|Jang Eun-su, chief editor of Minumsa (Minumsa)|
Minumsa, one of the leading publishing houses in the country, unveiled its ambitious project this week: A new 16-volume series featuring Korean history.
The publishing house introduced the first two volumes of the series on Tuesday, one featuring 15th century Joseon and the other on the 16th century. The remaining 14 installments will hit local bookstores over the next three years.
“For the last 50 years, we have been publishing a lot of books on philosophy and literature, not too many on history,” said Jang Eun-soo, the chief editor of Minumsa, during a press conference in Seoul.
“One of the reasons why we are publishing the series is that there have been a lot of ideological disputes over Korean history, and many took very nationalistic approaches whenever they wrote about it. But the quality of research on Korean history has improved dramatically in recent years, and we thought it would be meaningful to publish a series that offers an objective interpretation of Korean history along with an overview of how it is connected to world history.”
It took Minumsa three years to organize the 3 billion won ($2.8 million) project involving many scholars who specialize in Korean history. The series dedicates a total of five volumes to the period ranging from prehistory to the 9th century, another five volumes to the Goryeo Dynasty (from the 10th century to the 14th century), and another five on the Joseon era (from the 15th century to 19th century.) Its 16th volume will feature 20th century Korea.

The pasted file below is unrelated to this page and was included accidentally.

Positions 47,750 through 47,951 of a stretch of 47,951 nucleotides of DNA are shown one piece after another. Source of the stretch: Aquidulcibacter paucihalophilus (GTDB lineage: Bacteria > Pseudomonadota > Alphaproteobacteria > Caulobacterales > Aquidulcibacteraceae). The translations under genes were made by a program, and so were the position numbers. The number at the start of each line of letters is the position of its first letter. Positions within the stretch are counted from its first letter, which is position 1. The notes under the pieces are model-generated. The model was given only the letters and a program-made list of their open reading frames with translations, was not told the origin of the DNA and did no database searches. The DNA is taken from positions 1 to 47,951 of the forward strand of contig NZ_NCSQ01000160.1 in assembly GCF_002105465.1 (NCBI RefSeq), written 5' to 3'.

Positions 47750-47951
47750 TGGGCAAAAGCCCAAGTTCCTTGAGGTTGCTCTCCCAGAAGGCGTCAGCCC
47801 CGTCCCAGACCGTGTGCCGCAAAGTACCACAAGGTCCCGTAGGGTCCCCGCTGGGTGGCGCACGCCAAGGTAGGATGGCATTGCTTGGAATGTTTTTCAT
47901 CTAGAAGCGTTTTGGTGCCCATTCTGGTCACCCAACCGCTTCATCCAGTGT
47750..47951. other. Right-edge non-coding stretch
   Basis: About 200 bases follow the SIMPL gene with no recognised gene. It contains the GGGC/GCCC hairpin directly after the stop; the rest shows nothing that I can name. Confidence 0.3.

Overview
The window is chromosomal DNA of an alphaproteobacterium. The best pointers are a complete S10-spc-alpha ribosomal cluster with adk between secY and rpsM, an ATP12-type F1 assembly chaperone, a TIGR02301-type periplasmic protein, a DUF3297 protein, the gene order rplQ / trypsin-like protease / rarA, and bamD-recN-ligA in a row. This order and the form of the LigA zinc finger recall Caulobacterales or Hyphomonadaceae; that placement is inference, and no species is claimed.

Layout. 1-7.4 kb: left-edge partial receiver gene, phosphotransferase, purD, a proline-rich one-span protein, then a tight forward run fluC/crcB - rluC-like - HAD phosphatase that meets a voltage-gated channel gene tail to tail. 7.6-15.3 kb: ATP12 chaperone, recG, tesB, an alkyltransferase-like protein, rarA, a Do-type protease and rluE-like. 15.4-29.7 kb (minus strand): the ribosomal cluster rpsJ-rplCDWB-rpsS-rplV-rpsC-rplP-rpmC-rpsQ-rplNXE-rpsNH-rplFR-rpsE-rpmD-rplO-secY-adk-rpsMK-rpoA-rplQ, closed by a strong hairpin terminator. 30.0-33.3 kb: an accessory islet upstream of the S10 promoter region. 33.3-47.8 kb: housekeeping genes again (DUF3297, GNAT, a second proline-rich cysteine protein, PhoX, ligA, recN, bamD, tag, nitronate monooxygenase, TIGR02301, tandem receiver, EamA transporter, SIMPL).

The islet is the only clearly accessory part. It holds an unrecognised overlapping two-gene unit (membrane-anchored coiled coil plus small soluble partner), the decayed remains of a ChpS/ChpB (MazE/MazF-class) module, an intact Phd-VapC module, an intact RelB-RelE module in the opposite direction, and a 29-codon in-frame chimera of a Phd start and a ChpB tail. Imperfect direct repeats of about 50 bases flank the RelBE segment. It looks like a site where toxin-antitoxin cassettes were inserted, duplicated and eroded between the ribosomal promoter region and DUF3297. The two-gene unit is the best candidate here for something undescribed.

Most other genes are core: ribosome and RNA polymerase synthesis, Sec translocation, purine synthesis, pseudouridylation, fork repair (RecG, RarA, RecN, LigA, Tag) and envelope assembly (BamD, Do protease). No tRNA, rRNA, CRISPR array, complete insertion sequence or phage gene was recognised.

“We wanted to start from scratch when we kicked off this project,” said Kang Eung-cheon, a representative of Munsachol Project, who took part in the series. “And organizing Korean history by the century gave us an opportunity to gain new insights into the history of Joseon in relation to what was going on in other countries in the world.”
The newly published series also pays attention to the history of art, science, architecture and music on top of political and social affairs. Readers can find information about Joseon’s astronomy, white porcelain, court music and hunminjeongeum, the Korean alphabet invented by Sejong the Great (1397-1450). Each volume deals with famous Korean figures of the time period as well as ones in world history. It enables the readers to learn about the lives of Korean figures and how they were similar to or different from those who lived in other countries in the same period.
For example, Leonardo Da Vinci (1452-1519) was born two years after Sejong the Great died in 1450. Joseon’s scholar-official Seong Sam-mun (1418-1456), who was executed for plotting to dethrone King Sejo (1455-1468) in an attempt to restore his predecessor King Danjong (1452-1455), was six years older than France’s Joan of Arc (1412-1431).
A total of nine scholars, each specializing in different fields of Korean history, co-authored the volume on 15th century Joseon, while eight historians worked on the volume on 16th century Joseon. Each historian wrote one or two chapters assigned to them according to their specialties. All submitted texts were edited to connect the chapters smoothly and deliver a consistent theme in each volume.
“We tried to provide information that has been verified and proven by a wide spectrum of historians in the country,” said chief editor Jang, when asked about the series’ political objectiveness.
By Claire Lee (email@example.com)